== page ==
In just three years, the Burgos Basin in northern Mexico could be producing as much as 1.4 Bcf/d, which would add to the country’s current production level of 4.6 Bcf/d, according to Mexico Energy Minister Ernesto Martens. Of the current total, about 970 MMcf/d already is produced in the massive dry gas basin.
Martens, who visited the basin recently, said Mexican government officials have been working overtime to improve the country’s self sufficiency in natural gas, because the Energy Ministry estimates the total demand will reach 8.231 Bcf/d by 2008.
“In the short term, the Energy Ministry seeks to eliminate bottlenecks in surface infrastructure and improve understanding of fields in the Burgos Basin in order to maintain a constant rhythm of production through 2009,” the ministry said in a statement Saturday.
Petroleos Mexicanos (Pemex) has completed a 15-year development plan for the Burgos Basin, which covers more than 21,000 square miles in the northeastern part of the country near Camargo. Earlier this year, President Vicente Fox indicated he wanted to use US$2 billion to explore more natural gas opportunities there.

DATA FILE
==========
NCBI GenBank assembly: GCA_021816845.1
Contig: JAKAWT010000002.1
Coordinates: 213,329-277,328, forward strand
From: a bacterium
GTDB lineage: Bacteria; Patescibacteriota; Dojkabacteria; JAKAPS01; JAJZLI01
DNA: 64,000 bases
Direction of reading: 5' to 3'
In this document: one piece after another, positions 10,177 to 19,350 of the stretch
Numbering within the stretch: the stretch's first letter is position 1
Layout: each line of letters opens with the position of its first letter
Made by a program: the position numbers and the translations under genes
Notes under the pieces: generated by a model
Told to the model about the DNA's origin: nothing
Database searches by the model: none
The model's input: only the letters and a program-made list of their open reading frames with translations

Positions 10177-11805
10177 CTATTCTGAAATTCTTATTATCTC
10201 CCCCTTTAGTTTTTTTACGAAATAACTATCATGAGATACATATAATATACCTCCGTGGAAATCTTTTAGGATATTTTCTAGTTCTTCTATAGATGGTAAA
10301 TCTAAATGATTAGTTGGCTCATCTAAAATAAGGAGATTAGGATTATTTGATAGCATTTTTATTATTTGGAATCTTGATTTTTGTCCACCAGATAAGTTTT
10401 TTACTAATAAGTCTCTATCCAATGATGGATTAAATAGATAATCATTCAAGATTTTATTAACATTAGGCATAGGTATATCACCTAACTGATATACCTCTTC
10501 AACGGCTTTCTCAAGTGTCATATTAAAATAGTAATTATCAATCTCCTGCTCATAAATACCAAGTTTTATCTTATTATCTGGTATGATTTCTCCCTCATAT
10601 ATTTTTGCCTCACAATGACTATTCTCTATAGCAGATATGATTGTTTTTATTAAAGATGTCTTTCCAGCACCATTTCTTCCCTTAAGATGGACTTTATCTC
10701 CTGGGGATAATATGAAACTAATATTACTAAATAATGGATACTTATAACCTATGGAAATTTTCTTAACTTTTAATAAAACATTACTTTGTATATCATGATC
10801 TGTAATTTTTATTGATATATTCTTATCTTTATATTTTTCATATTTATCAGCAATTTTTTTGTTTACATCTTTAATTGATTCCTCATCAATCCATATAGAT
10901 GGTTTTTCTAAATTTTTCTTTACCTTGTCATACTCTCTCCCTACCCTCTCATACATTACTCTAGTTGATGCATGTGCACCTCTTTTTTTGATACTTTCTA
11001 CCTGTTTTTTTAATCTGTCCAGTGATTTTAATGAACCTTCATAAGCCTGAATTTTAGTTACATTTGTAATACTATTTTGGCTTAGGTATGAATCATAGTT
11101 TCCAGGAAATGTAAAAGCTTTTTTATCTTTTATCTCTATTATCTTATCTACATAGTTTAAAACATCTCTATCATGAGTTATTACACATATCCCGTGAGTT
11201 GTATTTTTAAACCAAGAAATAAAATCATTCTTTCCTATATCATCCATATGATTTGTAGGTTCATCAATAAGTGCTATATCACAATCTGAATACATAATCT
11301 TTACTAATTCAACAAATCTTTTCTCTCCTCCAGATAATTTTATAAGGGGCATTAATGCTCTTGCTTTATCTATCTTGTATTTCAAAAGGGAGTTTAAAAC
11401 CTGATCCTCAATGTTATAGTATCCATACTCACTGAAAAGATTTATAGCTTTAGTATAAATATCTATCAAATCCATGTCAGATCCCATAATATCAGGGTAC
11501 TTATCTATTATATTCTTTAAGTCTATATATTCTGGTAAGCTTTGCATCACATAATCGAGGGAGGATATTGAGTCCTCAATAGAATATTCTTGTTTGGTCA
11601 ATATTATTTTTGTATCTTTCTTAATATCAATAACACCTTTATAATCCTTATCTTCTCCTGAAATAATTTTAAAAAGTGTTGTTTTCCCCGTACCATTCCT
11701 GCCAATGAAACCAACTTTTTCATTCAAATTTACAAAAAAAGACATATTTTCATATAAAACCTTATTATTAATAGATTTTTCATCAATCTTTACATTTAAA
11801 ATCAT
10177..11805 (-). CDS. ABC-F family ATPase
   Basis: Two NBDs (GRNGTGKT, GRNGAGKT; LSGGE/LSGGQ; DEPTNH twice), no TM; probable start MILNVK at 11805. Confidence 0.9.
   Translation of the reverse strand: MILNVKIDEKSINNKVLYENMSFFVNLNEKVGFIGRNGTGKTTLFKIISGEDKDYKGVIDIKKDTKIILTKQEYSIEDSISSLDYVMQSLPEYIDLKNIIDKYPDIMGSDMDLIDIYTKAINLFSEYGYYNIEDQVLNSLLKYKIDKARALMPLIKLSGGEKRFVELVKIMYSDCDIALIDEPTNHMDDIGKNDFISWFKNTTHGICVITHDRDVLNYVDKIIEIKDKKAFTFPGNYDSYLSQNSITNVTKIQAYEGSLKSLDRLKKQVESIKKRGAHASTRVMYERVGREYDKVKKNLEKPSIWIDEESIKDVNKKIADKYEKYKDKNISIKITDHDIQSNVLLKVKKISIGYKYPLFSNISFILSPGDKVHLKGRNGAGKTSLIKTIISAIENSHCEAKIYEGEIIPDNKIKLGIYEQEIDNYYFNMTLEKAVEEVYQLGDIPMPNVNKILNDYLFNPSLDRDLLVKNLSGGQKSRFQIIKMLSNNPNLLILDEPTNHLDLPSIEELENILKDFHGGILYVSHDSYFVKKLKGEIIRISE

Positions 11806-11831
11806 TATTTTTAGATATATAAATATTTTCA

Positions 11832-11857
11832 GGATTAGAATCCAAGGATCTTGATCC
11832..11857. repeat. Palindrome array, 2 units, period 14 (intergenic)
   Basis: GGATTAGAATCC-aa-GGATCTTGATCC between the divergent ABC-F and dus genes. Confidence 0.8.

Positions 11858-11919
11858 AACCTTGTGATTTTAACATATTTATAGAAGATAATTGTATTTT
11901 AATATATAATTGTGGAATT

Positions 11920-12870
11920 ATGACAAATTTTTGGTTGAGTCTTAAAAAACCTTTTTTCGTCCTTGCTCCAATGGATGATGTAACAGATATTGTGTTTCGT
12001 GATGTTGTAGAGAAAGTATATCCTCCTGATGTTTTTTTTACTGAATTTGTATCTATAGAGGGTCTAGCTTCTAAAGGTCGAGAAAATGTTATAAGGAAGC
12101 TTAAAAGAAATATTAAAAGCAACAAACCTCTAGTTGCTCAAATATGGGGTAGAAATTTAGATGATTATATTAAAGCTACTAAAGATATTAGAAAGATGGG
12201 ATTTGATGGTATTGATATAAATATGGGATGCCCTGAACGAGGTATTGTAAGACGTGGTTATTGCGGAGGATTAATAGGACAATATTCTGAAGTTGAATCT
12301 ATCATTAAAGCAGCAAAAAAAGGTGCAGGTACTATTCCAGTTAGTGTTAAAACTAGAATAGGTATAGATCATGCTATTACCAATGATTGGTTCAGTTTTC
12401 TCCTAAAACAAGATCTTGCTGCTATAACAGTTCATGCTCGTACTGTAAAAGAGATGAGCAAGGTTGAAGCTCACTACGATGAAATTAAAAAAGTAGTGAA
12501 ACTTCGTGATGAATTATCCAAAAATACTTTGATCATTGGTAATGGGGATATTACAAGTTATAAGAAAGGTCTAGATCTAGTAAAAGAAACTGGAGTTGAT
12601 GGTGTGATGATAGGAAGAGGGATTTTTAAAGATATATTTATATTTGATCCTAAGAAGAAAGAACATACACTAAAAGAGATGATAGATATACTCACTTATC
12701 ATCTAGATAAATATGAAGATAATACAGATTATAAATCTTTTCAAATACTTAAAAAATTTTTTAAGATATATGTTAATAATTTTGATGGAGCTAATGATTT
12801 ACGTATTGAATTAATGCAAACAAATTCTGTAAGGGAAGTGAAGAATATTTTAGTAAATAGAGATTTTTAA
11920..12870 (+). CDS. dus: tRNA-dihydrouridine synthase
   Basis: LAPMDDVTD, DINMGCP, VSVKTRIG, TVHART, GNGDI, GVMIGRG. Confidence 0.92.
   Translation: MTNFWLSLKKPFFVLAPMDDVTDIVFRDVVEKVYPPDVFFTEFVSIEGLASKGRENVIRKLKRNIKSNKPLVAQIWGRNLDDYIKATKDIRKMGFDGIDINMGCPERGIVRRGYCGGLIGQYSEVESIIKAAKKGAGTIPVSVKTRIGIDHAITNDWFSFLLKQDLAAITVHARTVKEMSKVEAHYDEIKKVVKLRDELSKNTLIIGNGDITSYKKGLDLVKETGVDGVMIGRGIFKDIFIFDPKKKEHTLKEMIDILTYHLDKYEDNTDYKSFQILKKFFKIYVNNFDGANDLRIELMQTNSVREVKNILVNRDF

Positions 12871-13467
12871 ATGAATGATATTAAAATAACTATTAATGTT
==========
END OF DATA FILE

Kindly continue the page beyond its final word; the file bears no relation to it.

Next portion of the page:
A study completed by the U.S.-based Gas Technology Institute in January reported that the natural gas potential in the basin was similar to the geology of the Texas Gulf Coast region, and indicated reserves there could be three to 10 times higher than previously estimated. GTI found that previous estimates, which put the total undiscovered resource at 9.7 Tcf, might actually be between 21 Tcf and 75 Tcf (see NGI, Jan. 15). GTI found that the basin could reach a level of 2.3 Bcf/d by 2015.
The Burgos promise has not been lost on energy companies outside of Mexico. In March, BJ Services and Precision Drilling were awarded a major field development contract by Pemex for a project entailing drilling and completing 240 gas wells in the Burgos (see NGI, March 19).
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